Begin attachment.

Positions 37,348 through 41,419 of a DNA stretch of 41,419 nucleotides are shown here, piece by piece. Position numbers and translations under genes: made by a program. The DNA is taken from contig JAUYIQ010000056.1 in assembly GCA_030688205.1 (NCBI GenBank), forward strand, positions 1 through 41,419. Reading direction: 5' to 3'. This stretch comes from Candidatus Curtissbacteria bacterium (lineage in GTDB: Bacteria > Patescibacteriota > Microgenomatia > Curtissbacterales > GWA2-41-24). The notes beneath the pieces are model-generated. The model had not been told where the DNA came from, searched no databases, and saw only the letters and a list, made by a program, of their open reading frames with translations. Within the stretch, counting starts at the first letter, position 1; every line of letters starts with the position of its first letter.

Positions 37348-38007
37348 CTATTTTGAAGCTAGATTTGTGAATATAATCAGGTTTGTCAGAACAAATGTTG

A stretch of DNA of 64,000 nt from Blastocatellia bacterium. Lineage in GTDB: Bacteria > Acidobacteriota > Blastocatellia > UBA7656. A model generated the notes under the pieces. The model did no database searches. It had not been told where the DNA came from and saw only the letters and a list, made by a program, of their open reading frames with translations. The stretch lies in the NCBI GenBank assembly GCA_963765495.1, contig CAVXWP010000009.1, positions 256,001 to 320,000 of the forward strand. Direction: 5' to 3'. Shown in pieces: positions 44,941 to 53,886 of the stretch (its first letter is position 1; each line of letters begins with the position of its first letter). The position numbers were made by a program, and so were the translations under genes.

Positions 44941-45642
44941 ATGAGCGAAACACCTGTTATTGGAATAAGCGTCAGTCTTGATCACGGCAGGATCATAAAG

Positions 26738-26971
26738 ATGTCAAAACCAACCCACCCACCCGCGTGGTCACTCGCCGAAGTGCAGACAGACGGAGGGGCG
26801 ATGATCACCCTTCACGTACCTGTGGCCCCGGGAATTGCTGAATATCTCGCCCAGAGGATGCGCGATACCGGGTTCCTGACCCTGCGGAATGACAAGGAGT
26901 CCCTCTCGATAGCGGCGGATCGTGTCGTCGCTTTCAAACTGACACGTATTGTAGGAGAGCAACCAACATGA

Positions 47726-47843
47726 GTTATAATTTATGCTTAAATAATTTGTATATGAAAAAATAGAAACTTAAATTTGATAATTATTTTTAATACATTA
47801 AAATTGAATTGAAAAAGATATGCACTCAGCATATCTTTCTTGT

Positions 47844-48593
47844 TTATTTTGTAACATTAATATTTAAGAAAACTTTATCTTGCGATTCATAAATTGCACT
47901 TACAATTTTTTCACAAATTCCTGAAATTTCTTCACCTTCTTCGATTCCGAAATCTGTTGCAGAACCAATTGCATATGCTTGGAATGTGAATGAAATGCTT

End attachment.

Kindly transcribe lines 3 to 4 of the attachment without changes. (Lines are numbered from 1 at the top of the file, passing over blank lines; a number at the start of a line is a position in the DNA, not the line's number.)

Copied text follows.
37348 CTATTTTGAAGCTAGATTTGTGAATATAATCAGGTTTGTCAGAACAAATGTTG

A stretch of DNA of 64,000 nt from Blastocatellia bacterium. Lineage in GTDB: Bacteria > Acidobacteriota > Blastocatellia > UBA7656. A model generated the notes under the pieces. The model did no database searches. It had not been told where the DNA came from and saw only the letters and a list, made by a program, of their open reading frames with translations. The stretch lies in the NCBI GenBank assembly GCA_963765495.1, contig CAVXWP010000009.1, positions 256,001 to 320,000 of the forward strand. Direction: 5' to 3'. Shown in pieces: positions 44,941 to 53,886 of the stretch (its first letter is position 1; each line of letters begins with the position of its first letter). The position numbers were made by a program, and so were the translations under genes.